Dead Confederates, A Civil War Era Blog

“This was the grandest thing I saw during the war.”

Posted in Memory by Andy Hall on August 30, 2012

Today is the sesquicentennial of the Second Battle of Manassas. Yesterday we had an account of that action recorded by Val Giles, of Company B of the 4th Texas Infantry, describing the action against a Union Zouave regiment and the actions of the James Reilly’s battery, attached to the Texas Brigade. Today, we have a parallel account of the same action, by Lawrence Daffan (right), then a seventeen-year-old private in Company G of the 4th Texas. Years later, Daffan dictated his account to his daughter Katie, who was herself secretary of the Brigade Association, active in UDC affairs and, the following year, would be named superintendent of the Texas Confederate Woman’s Home. The story was subsequently published in a commemorative book, Unveiling and Dedication of Monument to Hood’s Texas Brigade on the Capitol Grounds at Austin, Texas. It contains a wealth of information about the famous brigade, collected from wartime records and surviving veterans.

On that August afternoon in 1862, Daffan and his comrades witnessed what later came to be known as “the very vortex of Hell.” At the center of that conflagration stood the famous Fifth New York Volunteers, Duryée’s Zouaves. They took the full brunt of the attack by Daffan’s counterparts in the Fifth Texas,  and Hampton’s Legion of South Carolinians, and the Eighteenth Georgia. The Zouaves held on as long as they could, and were effectively wiped out as a fighting unit. Of 525 “redlegs” who marched into the fight that day, 332 were killed or wounded, a casualty rate of 63%.

Note: the original work as published, linked in the first paragraph above, has numerous small errors in dates, spelling of names, and so on. It’s impossible at this point to know if these were errors made by Lawrence Daffan, Katie Daffan, or the typesetter. I’ve corrected (or tried to) all those in the text below, without noting individual instances. Those wishing to see the uncorrected text can click the first link above to read the original, beginning on p. 187 of the original book, or n218 in the electronic version.

On Thursday evening, August 28, 1862, marching through the foothills of the Blue Ridge Mountains, we heard the sound and echo of artillery, which was familiar to us, and we knew that we were approaching the enemy.

Just before sundown we entered Thoroughfare Gap. We could hear musketry and artillery at the opposite side of the gap. Anderson’s Brigade had engaged the enemy, who was holding the gap, to keep us from forming a junction with Jackson at Manassas.

Hood’s Brigade filed out of the road and started right over the top of the mountain, which was very steep climbing. By the time we were at the top we received word that Anderson had routed the enemy. We returned to the road and continued that night and marched through the gap and camped right on the ground where Anderson had driven them away. We were ordered to be ready to move at a moment’s warning. We started at 6 o’clock Friday morning, August 29.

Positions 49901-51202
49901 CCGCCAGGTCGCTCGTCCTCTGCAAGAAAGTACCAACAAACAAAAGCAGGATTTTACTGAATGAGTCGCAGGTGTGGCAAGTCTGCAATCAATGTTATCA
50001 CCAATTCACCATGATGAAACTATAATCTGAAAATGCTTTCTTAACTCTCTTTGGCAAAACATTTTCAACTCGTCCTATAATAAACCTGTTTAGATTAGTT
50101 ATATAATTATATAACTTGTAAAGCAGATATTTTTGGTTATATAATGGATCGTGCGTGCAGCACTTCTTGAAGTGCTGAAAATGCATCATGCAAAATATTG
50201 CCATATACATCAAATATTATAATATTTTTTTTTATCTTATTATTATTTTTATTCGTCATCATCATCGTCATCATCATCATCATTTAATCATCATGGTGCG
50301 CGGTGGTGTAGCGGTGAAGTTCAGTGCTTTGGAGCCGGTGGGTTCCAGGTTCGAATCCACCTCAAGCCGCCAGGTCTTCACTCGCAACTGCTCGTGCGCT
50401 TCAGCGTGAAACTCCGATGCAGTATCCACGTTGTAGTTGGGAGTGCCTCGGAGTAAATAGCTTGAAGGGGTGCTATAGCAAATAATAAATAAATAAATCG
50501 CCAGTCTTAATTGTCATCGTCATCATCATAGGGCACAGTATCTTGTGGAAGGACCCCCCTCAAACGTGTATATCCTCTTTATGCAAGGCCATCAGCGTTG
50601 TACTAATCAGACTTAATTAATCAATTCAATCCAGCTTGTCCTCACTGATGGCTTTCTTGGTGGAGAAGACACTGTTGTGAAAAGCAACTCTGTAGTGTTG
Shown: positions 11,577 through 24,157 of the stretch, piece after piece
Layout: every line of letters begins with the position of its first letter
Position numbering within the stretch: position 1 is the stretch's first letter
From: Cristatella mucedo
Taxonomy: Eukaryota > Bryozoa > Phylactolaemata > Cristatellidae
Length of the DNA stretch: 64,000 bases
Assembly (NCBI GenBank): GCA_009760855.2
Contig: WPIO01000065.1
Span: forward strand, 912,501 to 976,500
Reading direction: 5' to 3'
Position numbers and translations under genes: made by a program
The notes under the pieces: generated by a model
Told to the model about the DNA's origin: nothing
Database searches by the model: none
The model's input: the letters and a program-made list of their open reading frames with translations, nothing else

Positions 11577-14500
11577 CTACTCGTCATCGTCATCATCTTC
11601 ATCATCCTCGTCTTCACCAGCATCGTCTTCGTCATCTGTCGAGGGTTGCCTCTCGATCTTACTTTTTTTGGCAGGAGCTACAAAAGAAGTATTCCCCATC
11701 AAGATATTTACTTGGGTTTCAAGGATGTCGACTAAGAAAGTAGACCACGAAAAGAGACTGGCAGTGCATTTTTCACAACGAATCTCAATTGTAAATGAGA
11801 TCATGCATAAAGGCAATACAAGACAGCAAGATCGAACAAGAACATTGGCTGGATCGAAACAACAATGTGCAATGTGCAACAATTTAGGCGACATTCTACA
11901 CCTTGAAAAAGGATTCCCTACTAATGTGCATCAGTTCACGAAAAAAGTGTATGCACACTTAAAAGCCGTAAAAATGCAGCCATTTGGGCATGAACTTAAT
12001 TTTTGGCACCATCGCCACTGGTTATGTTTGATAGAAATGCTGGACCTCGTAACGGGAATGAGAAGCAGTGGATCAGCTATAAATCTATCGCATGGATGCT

I speak of Hood’s division in this, which consisted of Benning’s Brigade and Anderson’s Georgia Brigade, Law’s Alabama Brigade and Hood’s Texas Brigade. Hood was, at this time, Brigadier General, but acting in the capacity of Major General for this division.

We marched along in ordinary time to Manassas, until 9 or 10 o’clock. At this time we began to hear very heavy cannonade. In an hour we were in the hearing of very heavy artillery and musketry, fierce and violent. Jackson had engaged Pope and his corps. The sound of the firing continued to grow more violent. We received orders to quickstep and shortly afterward received orders to double quickstep. We were all young and stout, and it seemed to me this kept up about two hours. Pope was pressing Jackson very hard at this point. We joined Jackson and formed at his right and double-quicked into line of battle and threw out skirmishers.

At this time, as we arrived there, the firing all along Jackson’s line ceased at once. We took position Friday evening, and Friday night we had a night attack. This and the attack at Raccoon Mountain, Tennessee, were the only night attacks that I know of made by the Confederates. This attack caused great confusion, and I could never understand what benefit it was. We slept that night very close to the enemy, in fact could not speak aloud or above a whisper. I had a very bad cold at this time, contracted on the retreat from Yorktown, and an officer was sent from headquarters “to tell than man who was constantly coughing to go from the front to the rear, where he could not be heard.” I went back, near half a mile, with my blanket and accouterments. I slept alone, under a large oak tree, coughing all night. I didn’t know the maneuvers of our regiment between this [time] and day[light], but I joined them early Saturday morning [August 30]. We formed in perfect order early in the day. Jackson brought on the attack on our left about noon and pressed the enemy until they began to give way in front of him. This drew a number of troops from in front of us to support those Jackson, was driving back on our left.